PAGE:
The very caves, springs and waterfalls resulting from the karst and making it vulnerable to pollution, are what bring tourists to Buffalo River country.

This underlying topography of the area was not considered in the initial permit issued to C&H, (in part because there was no local notification of the project).

Large amounts of hog food have been brought into the watershed from outside, and the resulting digested waste has been stored in clay-lined lagoons expected to leak up to 5000 gallons/day with the remaining untreated sewage spread as “fertilizer” on fields also within the watershed.  

The problem is that many fields don’t require or take up the “fertilizer”. Thie excess phosphorus  runs off surface soil in rains or is leached through the thin soil and porous rock layers, causing streams and river to be over fertilized, resulting in excess algal growth, followed by eutrophication, dying of fish, mussels, and water insects.  

People who love nature and wilderness will always want to be near the river.  The Buffalo River National Park should be an area for learning what pure waters and protected watersheds can provide.  In many parts of our country, as in NJ where I grew up, no streams were safe for swimming or even wading .  People are willing to travel far fo find a river with extra ordinarily pure water, such as the Buffalo.  The watershed gains importance as population expansion increases the value of such places.  

While human enjoyment of the Buffalo may be the most obvious reason to protect it, the watershed area and river provide valuable health services.  Native trees and plants provide for pollinating insects needed for crops, as well as erosion control, food for fish and frogs, birds etc.   They  produce oxygen, and modify weather systems.   Soil bacteria and fungi along with insects recycle wastes and return nutrients to the soil.  

These are just a few of the reasons that the country’s first National River, the Buffalo,  requires a permanent moratorium to protect it against CAFOs or other industries which can disturb the natural processes within the watershed.

Thank you for your consideration and interest in this process.

Pam Stewart P.O. Box 632, Jasper, AR

Denise Dore:

Please consider that these industrial meat production operations  negatively impact thousands of neighboring families and the land they live on while providing only a handful of jobs. I totally support sustainable development of our land so that the future generations have clean food and water. Corporate farming desecrates the land and it’s inhabitants because it is only about profit for a few individuals who don’t even live here. Your paycheck comes from the taxes we pay to ensure the safety and well being of our people.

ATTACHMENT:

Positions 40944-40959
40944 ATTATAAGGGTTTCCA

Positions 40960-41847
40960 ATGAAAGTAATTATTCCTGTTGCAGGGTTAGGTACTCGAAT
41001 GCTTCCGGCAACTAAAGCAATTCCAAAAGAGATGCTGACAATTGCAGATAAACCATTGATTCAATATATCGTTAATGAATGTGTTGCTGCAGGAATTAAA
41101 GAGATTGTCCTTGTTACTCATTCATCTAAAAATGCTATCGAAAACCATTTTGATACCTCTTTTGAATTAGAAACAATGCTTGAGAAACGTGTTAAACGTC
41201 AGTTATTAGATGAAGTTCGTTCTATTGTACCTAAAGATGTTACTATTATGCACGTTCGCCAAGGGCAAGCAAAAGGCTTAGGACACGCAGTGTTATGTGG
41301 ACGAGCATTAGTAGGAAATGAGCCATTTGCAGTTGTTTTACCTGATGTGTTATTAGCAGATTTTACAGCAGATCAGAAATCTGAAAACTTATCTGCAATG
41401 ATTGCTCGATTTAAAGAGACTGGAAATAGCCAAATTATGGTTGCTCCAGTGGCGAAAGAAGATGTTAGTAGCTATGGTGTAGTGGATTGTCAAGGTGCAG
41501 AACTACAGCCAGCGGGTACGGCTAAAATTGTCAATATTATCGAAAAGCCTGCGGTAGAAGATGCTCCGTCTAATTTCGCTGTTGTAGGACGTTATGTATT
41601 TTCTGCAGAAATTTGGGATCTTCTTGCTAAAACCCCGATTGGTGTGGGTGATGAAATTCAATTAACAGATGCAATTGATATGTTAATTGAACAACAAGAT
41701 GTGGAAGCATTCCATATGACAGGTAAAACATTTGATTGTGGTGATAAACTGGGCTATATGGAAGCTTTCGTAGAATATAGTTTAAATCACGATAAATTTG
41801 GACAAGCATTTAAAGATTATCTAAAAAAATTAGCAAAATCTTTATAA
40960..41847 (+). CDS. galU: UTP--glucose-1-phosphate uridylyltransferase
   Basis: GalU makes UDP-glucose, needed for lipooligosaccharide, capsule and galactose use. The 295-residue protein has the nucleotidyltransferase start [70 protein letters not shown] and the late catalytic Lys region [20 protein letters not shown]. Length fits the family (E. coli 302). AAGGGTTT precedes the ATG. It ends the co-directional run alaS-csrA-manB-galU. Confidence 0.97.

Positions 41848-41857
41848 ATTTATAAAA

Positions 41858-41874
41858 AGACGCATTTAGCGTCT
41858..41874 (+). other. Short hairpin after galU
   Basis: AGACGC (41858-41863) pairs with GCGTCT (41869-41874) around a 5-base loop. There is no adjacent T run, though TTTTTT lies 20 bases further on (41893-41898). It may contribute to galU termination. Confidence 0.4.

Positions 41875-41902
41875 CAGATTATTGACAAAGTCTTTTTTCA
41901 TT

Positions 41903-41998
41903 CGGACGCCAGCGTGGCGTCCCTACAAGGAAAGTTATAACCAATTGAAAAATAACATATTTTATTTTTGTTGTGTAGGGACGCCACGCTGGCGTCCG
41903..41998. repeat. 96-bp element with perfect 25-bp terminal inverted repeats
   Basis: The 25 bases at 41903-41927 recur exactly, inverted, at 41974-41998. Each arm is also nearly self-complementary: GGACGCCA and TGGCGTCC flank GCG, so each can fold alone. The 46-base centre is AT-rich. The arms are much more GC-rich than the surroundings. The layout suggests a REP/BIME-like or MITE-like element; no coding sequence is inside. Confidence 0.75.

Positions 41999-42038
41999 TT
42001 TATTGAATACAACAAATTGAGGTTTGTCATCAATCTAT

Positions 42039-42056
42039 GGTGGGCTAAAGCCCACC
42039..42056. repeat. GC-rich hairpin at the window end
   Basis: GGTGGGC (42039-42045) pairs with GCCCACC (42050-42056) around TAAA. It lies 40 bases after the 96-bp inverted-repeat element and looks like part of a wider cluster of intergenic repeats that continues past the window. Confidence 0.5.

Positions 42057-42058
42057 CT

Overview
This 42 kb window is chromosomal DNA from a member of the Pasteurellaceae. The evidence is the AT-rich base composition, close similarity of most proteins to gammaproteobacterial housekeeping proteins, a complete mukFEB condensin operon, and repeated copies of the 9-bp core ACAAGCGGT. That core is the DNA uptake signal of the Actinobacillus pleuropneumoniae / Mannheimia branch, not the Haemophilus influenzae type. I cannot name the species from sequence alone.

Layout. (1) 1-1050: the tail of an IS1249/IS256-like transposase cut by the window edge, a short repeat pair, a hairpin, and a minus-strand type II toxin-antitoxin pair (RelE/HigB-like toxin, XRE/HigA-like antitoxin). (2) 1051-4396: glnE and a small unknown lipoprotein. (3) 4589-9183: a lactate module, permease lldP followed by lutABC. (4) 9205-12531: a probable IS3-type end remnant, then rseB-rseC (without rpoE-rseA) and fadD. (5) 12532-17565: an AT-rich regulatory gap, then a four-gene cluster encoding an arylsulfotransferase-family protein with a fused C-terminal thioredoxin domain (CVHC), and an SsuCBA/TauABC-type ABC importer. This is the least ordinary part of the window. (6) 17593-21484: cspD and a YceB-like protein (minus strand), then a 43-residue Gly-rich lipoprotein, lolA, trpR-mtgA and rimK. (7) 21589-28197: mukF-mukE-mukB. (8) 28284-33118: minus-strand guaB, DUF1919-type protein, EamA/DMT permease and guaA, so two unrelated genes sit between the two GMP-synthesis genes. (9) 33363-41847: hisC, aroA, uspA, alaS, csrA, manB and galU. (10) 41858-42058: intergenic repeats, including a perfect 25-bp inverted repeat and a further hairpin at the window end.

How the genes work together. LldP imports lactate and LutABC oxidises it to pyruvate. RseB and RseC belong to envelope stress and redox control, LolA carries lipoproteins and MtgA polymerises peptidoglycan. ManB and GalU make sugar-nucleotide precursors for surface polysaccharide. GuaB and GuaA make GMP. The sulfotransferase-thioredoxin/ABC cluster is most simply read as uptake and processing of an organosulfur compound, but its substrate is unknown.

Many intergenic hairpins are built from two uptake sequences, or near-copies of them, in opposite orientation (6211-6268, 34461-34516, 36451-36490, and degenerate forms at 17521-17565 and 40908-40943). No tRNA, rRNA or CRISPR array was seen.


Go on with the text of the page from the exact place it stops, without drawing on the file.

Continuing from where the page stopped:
Grant Scarsdale

I fully support the changes proposed by ADEQ to Rule 5 and Rule 6 that would institute a permanent moratorium on issuance of permits for medium and large swine CAFOs in the Buffalo National River watershed. 

My support is based upon sound science, and includes the following reasons why this protection should be made permanent.

1. The Buffalo River Watershed is underlain by karst geology, making it highly vulnerable to pollutants from CAFO operations

The bluffs, springs, and caves that make the Buffalo so spectacular and valuable as a nationally-recognized tourism destination also highlight its sensitivity to pollutants. Karst geology is characterized by dissolved and fractured limestone formations, with caves, sinkholes and irregular underground pathways for liquids. Karst geology in the Buffalo River watershed has long been scientifically recognized, but was not considered in the requirements for the NPDES General Permit for CAFOs under Regulation 6, under which the C&H Hog Farm was originally permitted, and which has since lapsed.

Studies that were developed by some of the country’s leading geologists and hydrologists during the recent litigation over the C&H Hog Farm have demonstrated the unsuitability of karst geology as a location for a confined animal feeding operation – particularly a swine CAFO, due to the volumes of waste produced and the land-application of those liquid wastes – and the dangers they present to the Buffalo River watershed. ADEQ’s staff of highly–qualified scientists also agreed with those conclusions.

2. Rule 5’s requirements include considerations for siting and design contained in the Agricultural Waste Management Field Handbook (AWMFH) that disqualify areas underlain with karst geology.